EEF - + 6 months impact

Other metrics used in school absolutely show this makes a difference to understanding and vocab acquisition. This was also recognised by OFSTED (2019)

4, 6

Additional Teacher in upper KS2 and KS1 for Quality Wave 1 teaching, group tuition and intervention for targeted children

EEF – + 4 months impact. However, our data and observations illustrate greater impact on learning

4

 

Wider strategies (for example, related to attendance, behaviour, wellbeing)

Budgeted cost: £15,000

Activity

Evidence that supports this approach

Challenge number(s) addressed

Weekly Play Therapy for 3 children

EEF - + 4 months impact

1

Twice monthly visits from a Speech Therapist and programmes to be delivered in school

EEF - + 6 months impact

4, 6

Staff who can converse to parents in their home language and identify their specific needs around wellbeing

EEF - + 4 months.

This is also an excellent means of sharing information and making very positive relationships with families

6

Continue to subsidise breakfast club

This impacts on attendance and wellbeing as recognised by all our staff.

EEF - + 4 months

1, 5, 9

Continue initiatives and incentives for children to achieve 100% attendance

As above

1, 4, 5

Continue to contribute to the 2gether cluster to access additional support for children and families around mental health / wellbeing

As above

1

Provide after school clubs, and funding to enhance learning opportunities for children and to address issues around cultural capital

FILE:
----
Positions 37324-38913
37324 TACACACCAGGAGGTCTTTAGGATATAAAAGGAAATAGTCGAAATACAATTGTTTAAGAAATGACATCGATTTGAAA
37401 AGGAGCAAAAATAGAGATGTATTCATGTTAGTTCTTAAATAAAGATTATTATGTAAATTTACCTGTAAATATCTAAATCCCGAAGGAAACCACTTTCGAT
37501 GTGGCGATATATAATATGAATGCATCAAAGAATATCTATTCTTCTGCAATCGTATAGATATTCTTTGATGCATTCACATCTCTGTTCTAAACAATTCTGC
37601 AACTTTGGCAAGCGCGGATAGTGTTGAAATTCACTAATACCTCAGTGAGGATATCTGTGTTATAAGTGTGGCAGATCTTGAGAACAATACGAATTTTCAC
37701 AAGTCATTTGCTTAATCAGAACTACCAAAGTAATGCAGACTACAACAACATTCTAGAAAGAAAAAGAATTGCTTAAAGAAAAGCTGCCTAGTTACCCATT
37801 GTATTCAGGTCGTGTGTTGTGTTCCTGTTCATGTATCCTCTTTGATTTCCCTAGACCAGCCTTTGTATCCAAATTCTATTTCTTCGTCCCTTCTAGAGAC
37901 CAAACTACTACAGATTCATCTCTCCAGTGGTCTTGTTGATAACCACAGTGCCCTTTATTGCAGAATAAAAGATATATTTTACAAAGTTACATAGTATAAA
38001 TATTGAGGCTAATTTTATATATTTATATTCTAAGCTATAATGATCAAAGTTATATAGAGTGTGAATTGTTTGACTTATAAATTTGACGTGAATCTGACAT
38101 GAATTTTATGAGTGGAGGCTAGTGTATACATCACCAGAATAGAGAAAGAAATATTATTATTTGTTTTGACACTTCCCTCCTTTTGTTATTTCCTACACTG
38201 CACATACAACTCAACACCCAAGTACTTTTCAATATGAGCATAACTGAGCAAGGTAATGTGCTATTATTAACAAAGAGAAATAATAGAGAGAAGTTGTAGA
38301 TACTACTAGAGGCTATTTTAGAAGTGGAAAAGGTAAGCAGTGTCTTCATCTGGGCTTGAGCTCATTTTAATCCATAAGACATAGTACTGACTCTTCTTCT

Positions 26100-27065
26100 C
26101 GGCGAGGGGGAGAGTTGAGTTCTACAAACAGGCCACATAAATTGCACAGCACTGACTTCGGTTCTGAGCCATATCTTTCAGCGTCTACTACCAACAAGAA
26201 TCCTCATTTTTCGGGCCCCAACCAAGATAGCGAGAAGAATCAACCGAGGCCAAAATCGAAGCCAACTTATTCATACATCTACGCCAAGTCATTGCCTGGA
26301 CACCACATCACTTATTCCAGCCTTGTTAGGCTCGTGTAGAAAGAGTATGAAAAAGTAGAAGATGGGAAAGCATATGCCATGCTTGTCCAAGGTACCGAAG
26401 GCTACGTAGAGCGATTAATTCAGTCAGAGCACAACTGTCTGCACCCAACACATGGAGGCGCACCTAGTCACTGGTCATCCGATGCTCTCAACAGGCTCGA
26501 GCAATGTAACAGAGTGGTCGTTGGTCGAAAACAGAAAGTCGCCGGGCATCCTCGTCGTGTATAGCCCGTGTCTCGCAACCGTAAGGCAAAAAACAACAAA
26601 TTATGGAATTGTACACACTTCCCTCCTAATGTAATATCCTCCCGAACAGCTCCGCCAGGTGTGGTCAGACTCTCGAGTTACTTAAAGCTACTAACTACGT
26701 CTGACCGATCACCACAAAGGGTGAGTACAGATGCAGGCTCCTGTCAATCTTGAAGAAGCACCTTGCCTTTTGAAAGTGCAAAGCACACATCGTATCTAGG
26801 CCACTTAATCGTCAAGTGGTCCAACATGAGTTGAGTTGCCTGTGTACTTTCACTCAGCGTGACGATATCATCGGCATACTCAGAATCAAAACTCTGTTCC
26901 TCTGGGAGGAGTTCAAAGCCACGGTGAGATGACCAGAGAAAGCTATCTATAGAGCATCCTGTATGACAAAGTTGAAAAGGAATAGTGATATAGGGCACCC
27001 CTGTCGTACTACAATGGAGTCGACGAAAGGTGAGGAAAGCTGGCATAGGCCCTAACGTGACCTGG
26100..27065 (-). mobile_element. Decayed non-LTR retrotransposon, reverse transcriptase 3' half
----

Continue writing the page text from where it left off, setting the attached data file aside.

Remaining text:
A above

OFSTED framework

Early Years Alliance Research

7, 8

Subsidise the Y6 residential to ensure all children are able to attend

As above

7

Support children to attend the summer sports club that is run by school staff during the summer holidays

As above

7

Funding for parents to purchase items such as uniform, bags, pumps etc. Just Giving fund raising following Covid. Christmas presents and food parcels for needy families

As above

1

Continue Restorative Practice (RP) across school to enable children to make the best choices in terms of their learning and behaviour

EEF - + 4 months impact

1

The creation of a new pastoral suite for the pastoral team and RP team

 EEF - + 4 months

Children and families have bespoke support. Even more important since Covid as higher numbers of children are anxious and mental health and wellbeing is essential to children making progress and enjoying schools

1

Use of the CC and pre-school resources and staff to prepare families and children for the start of school. This includes outreach workers, the CC Manager and Family Learning Mentor

EEF EY’s toolkit - + 3 months. However, we fully recognise the impact the CC and Nursery have on school readiness for our children who attend

1, 2, 5, 9

 

Total budgeted cost: £ 104,000

Part B: Review of outcomes in the previous academic year

Pupil premium strategy outcomes

This details the impact that our pupil premium activity had on pupils in the 2020 to 2021 academic year.

Due to COVID-19, performance measures have not been published for 2020 to 2021, and 2020 to 2021 results will not be used to hold schools to account. Given this, please point to any other pupil evaluations undertaken during the 2020 to 2021 academic year, for example, standardised teacher administered tests or diagnostic assessments such as rubrics or scales.

If last year marked the end of a previous pupil premium strategy plan, what is your assessment of how successfully the intended outcomes of that plan were met?

Externally provided programmes

Programme

Provider

Writing and grammar

Alan Peat

Clicker 7 (SEND provision)

Colourful Semantics

Touch Typing

Write from the start

Letter Join

Spelling

Spelling Shed

Nessy,

Use the Active Literacy Kit (spelling)

 

Mathematics

Maths No Problem

Plus 1 and power of 2 interventions

 

Times Tables Rockstars

Reading

SENIT phonics intervention

Dyslexia Friendly reading books -Barringstoke

Use the Active Literacy Kit (reading)  and spelling)

Seesaw

RIC ,materials